by January 12, 1999 0 comments

The days of storage devices for computers  started in
the year 1936, when Konrad Zuse of Germany realized that programs composed of bit
combinations could be stored. The sage is long and diverse.

1947-48: Drums to store data
The first storage device for a computer was the Magnetic Drum Memory,
introduced around 1947-48.

1956-57: Drum to disks
IBM introduced the first hard disk–RAMAC 305 (Random Access Method of
Accounting and Control). It used 50 two-feet diameter disks to store 5 MB.

1971: The first floppy
IBM launched the first floppy disk, or the “memory disk”–an
eight-inch circular plastic disk coated with iron oxide.

1973: Winchester
IBM launched the next generation of hard disks. The IBM
3340–code-named “Winchester”–featured a lighter read-write head and a
ski-like design that allowed the head to ride on a thin film of air.

1978: 5.25” floppy
Apple and Tandy launched the 5.25” floppy disk and drive.

1983: Bernoulli box
Iomega introduced a new storage device–the Bernoulli box. It was the
first “high capacity removable storage device” and used eight-inch cartridges of
10 MB capacity.

1984: 3.5” floppies
The 400 kB 3.5” floppy is released by Sony. It offers higher capacity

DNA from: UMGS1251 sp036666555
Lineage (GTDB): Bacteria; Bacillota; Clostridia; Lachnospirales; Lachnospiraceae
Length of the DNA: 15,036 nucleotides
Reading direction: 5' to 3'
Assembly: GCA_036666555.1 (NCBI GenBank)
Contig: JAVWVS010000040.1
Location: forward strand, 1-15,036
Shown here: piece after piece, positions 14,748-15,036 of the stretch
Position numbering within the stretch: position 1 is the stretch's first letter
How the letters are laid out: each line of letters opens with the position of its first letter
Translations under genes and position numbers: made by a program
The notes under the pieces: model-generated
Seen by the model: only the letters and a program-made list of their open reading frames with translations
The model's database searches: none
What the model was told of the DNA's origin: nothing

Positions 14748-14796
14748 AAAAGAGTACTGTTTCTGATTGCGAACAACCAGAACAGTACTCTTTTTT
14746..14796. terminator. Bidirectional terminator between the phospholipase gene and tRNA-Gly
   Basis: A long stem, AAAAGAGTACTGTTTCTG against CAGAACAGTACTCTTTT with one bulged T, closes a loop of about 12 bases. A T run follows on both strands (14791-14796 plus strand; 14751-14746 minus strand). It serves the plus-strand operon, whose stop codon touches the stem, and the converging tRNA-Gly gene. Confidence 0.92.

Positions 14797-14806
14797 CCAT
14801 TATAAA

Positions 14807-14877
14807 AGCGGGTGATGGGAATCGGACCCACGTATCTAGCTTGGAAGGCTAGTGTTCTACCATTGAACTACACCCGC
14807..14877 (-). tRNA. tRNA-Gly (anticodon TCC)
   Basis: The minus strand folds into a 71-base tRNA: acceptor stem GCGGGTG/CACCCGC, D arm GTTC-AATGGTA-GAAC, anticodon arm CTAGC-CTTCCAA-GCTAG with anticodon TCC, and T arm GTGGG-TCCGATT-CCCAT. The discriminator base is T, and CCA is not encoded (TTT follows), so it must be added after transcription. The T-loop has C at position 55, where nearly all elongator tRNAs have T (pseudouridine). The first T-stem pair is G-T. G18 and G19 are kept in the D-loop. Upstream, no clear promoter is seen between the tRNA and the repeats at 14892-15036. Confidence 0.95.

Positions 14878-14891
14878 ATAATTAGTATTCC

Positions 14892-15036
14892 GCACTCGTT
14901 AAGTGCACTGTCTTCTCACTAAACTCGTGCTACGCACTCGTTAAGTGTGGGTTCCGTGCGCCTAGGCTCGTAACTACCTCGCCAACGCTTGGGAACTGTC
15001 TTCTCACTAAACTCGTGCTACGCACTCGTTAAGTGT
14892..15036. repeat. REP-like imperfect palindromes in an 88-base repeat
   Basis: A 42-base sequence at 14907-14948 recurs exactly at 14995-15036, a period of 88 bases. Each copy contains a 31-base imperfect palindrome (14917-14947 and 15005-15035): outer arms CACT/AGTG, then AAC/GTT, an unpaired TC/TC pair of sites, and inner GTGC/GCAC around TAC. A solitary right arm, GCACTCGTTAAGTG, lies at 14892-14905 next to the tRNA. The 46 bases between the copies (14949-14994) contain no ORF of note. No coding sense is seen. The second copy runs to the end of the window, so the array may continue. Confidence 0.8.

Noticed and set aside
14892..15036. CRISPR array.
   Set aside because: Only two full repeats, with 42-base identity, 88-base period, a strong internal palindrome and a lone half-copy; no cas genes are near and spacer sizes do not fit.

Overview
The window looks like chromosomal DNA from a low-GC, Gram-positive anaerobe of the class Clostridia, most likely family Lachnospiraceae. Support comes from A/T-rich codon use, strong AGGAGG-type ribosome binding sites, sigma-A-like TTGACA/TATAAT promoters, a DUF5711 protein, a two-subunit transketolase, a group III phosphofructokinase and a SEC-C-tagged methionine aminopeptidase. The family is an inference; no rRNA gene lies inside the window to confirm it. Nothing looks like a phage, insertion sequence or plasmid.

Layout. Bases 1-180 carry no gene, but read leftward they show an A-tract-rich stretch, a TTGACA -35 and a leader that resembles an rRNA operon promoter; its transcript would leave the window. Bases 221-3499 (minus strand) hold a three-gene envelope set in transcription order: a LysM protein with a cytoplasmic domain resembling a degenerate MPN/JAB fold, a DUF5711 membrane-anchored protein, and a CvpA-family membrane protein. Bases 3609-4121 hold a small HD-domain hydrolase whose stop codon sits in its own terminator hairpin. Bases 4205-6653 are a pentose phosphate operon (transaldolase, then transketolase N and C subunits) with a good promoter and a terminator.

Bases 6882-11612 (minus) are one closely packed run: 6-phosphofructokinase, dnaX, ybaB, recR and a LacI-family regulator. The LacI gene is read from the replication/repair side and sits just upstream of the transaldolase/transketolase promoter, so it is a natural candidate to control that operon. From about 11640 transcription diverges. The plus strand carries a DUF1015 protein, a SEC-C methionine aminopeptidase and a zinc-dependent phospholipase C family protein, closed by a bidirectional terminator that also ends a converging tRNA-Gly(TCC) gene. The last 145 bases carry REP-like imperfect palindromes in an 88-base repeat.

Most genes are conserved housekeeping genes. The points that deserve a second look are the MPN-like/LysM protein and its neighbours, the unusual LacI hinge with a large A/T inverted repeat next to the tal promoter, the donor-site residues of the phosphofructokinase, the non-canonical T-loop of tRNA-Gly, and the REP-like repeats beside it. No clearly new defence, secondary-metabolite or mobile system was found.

and is easier to carry. It was also more stable than the 5.25” floppy because of its
harder jacket.

1985: CD-ROMs
CD-ROMs (Compact Disks—Random Access Memory), developed in 1983 by
Sony and Philips to store digital audio, were introduced by Sony for the first time to
store computer data. A new format was defined for this purpose. Representatives of several
major manufacturers met at the High Sierra Hotel and Casino in Lake Tahoe, USA, in 1985
and defined a new format, nicknamed the “High Sierra Format” for CD-ROMs. Later,
this format was modified to form the ISO 9660 standard.

1988: MOs
NeXT Computer is released by NeXT with the first magneto-optical drive
(256 MB, read and write).

1992: CD-Rs
Philips introduced the CD-Recorder (also known as the CD writer or
CD-R)–the CDD-521.

1994: Zip it up
The Zip disk is introduced by Iomega. The capacity is 100 MB and it’s
connected to the parallel port.

1997: CD-RWs
The CD-Rewritable (CD-RW) was introduced by a consortium of five companies
including Philips, Sony, and Imation.

1998: DVD-ROM
Philips released the DVD-ROM for computer data storage, with a capacity of
2.6 GB per side.

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